Weekly Volcano Blogs: Walkie Talkie Blog

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January 17, 2013 at 4:58pm

Puyallup: The Spite Wall, firearms and the scary alley ghost

ACE PAWN AND LOAN: Home of friendly employees, jewelry and a ghost in the back alley. Photo credit: Mckenna Snyder

SOTA INTERN REPORT >>>

Downtown Puyallup is mostly known for its pretty parks and small town feel — and, of course, the Puyallup Fair. But, what is not known about Puyallup is some of its unique history, such as The Spite wall and the ghost that still haunts the area.

On a recent outing to Central Perk Espresso and Deli I dropped in on nearby Ace Pawn and Loan, which is owned by an acquaintance of mine, Eli Reed. Striking up a conversation with a customer at Ace Pawn — which the customer calls "The Pawn Stars of Puyallup — I inquired about the building's history. Apparently, the building was originally the site of "The Spite Wall." Ezra Meeker, a remarkable pioneer that is best known for his 25 year old struggle to interest Congress in marketing the Old Oregon Trail, built The Spite Wall to keep people away from his Meeker Mansion.

Today, the wall is the home to several businesses and office spaces, including The Pawn Stars of Puyallup. Ace Pawn is chock-full of electronics, tools, firearms, musical instruments, jewelry and ski gear.

My history lesson continued. ... I was told about the apparition people claimed to have seen on the stairs in the scary alley behind the building. People claim to have seen the figure of a person standing on the back staircase that would suddenly disappear. If that wasn't scary enough, the ghost can move things, such as shutting doors and windows, and in one case, actually poked someone.

The poking ghost hasn't hurt the businesses. People find the ghost more interesting than scary. 

Intrigued by the stories, I checked out the back alley. I didn't see any ghosts. Even if I did, I didn't have the proper ghost hunting equipment, such as a Ghostbuster trap.

I highly suggest you drop by Ace Pawn and Loan, and hear the stories first hand. Tell them "Mckenna sent me" and you could receive a Valentine's Day discount on their jewelry.

Happy pawning! 

ACE PAWN AND LOAN, 212 S. MERIDIAN, PUYALLUP, 253.848.4118

LINK: Hi, I'm Mckenna. I'm a student at the Tacoma School of the Arts. Thanks for following my Daily Trip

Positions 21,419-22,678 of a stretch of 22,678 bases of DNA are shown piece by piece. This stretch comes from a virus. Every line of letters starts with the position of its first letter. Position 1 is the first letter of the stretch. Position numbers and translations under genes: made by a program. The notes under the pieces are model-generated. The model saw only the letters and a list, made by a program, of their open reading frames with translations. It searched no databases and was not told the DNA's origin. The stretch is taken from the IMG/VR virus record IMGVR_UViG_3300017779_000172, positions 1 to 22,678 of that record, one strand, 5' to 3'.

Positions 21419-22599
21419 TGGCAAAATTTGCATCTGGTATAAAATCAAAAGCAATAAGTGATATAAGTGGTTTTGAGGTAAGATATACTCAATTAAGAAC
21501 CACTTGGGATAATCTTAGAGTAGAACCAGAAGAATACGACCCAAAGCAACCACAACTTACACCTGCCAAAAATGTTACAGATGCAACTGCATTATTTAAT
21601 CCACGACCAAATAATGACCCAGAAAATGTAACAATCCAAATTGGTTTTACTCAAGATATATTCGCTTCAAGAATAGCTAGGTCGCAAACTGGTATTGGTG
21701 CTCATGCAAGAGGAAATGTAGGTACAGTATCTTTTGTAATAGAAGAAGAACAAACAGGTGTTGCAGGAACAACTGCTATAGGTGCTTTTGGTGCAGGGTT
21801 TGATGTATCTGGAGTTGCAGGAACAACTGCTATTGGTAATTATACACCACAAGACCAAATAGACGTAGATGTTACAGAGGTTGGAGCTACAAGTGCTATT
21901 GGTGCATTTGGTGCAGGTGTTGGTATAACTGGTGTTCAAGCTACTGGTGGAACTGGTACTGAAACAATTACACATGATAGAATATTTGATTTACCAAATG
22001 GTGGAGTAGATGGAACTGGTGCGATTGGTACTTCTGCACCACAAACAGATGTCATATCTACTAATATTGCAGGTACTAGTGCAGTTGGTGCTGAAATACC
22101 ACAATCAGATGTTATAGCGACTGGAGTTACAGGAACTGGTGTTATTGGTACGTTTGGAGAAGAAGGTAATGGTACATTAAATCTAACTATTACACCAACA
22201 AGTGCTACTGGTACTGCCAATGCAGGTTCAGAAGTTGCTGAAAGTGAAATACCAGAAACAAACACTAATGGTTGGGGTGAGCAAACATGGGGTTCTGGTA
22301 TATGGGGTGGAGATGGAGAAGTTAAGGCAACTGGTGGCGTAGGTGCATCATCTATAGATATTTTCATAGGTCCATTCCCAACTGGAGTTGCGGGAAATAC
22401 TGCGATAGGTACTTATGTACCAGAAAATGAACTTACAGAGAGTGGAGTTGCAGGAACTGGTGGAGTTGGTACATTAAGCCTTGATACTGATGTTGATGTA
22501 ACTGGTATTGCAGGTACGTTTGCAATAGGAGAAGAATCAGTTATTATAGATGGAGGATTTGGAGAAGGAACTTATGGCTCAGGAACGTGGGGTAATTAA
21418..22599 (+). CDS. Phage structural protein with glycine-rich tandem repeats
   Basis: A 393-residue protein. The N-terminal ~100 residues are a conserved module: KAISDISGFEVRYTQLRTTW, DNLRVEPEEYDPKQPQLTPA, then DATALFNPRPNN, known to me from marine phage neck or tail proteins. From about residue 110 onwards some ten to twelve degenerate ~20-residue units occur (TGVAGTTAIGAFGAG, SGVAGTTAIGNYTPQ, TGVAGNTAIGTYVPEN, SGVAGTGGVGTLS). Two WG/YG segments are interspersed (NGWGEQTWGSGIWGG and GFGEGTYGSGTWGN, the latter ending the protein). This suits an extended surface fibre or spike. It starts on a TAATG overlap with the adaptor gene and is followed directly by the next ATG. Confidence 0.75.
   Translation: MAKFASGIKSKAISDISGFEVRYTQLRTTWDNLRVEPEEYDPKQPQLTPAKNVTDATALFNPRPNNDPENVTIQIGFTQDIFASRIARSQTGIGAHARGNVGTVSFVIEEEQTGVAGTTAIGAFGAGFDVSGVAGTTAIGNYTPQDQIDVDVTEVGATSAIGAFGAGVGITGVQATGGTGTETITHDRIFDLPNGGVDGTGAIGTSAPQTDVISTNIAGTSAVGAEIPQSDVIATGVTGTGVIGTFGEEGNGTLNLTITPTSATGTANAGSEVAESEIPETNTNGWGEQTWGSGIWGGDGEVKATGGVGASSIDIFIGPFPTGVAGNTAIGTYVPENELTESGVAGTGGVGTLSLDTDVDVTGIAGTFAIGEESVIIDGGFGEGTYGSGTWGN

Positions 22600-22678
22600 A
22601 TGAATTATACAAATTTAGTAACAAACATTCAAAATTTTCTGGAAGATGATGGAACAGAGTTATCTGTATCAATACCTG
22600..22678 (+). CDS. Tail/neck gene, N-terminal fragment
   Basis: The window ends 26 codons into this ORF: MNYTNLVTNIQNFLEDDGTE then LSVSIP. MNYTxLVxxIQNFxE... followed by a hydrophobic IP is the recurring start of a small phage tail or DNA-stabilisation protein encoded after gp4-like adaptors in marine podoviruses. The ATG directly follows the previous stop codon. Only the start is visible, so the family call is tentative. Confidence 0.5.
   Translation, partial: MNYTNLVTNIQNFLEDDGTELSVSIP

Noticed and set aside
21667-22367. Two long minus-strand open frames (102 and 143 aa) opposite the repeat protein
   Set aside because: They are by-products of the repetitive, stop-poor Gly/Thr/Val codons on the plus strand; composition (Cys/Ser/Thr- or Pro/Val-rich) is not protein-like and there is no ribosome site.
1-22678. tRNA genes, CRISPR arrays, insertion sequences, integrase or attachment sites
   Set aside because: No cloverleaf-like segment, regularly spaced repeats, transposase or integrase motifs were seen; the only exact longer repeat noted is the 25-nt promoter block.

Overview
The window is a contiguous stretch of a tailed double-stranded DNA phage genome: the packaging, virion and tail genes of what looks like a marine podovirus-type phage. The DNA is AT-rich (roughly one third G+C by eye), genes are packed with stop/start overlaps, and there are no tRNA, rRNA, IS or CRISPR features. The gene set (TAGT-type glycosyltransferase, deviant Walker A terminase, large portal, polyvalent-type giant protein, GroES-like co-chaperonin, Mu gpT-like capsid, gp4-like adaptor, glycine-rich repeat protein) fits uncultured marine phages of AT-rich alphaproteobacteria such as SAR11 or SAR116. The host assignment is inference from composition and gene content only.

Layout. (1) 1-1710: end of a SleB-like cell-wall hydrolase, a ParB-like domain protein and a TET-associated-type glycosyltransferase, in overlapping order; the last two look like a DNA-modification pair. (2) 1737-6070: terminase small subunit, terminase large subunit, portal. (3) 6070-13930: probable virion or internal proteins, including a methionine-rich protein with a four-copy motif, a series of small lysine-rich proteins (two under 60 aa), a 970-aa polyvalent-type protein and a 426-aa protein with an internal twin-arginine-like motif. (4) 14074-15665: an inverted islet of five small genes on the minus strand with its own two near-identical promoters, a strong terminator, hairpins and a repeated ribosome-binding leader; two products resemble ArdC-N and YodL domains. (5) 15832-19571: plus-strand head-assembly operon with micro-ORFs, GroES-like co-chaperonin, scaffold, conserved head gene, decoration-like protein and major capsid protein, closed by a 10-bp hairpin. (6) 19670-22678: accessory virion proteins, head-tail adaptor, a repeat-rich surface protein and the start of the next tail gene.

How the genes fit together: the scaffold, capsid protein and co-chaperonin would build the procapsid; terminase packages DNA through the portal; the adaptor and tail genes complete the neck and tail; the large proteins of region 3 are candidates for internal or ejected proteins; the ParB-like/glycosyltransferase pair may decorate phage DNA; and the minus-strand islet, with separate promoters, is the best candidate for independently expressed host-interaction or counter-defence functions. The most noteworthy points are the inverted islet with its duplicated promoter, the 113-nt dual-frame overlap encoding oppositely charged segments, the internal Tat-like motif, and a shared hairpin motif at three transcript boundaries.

Filed under: Business, History, Puyallup,

January 17, 2013 at 10:26am

Q&A: Adam Hardaway discusses Rainy Day Record's 40 years

RAINY DAY RECORDS: So awesome. Photo courtesy of rainydayolympia.net

40 YEARS! FOR...TY YEARS! >>>

This Sunday, celebrate 40 years of records, skateboards, rock shirts and nag champa at Rainy Day Record's birthday celebration at The Brotherhood Lounge. We caught up with Rainy Day store manager Adam Hardaway to ask a few questions about working at Olympia's long-time record store.

WEEKLY VOLCANO: What's the best thing about turning 40?

ADAM HARDAWAY: To me, the best thing about turning 40 is that it gives everyone who has worked and shopped at Rainy Day and grown up with the store over all these years a good reason to reflect on what Rainy Day means to them, which is why we are having a party. It's for our extended family of longtime customers as much as it is for us. Rainy Day is an institution in our community that a lot of very different people love and go out of their way to support, which is why we have stayed in business for so long.

VOLCANO: What are some fond memories of time spent at Rainy Day?

HARDAWAY: My fondest Rainy Day memories are really all the times we've managed to pull off challenging customer requests, like when someone comes in and sings a tiny bit of a weird song that they heard somewhere a long time ago and they don't know any words, but we can still figure it out for them. Or when a loyal vinyl customer tells us they are looking for three specific records that we don't get in used very often and they all show up the very next week. I also really miss the old crew that worked at Rainy Day when I first started out in 2004. I still consider the people who worked at the store then to be major role models in how I approach my job to this day. I'm especially happy that Shannon and Chris are gonna be DJing at the Brotherhood party. Hopefully all the other folks from those days will be there too! 

VOLCANO: Why is Rainy Day such an institution in Olympia?

HARDAWAY: Rainy Day is important to Olympia for a lot of reasons. We keep cultural rituals like renting movies and listening to vinyl alive as a viable option for people who still love to do those things - even if those practices don't make us a lot of money. And I think that it is really grounding for people to have a constant like Rainy Day around to fall back on when times get tough or the winter days get boring. You always know that you can go to Rainy Day and find a new record to listen to or rent an amazing movie, and it's pretty cheap compared to other things you could be doing that probably aren't nearly as good for you.

VOLCANO: What's in the cards for Rainy Day?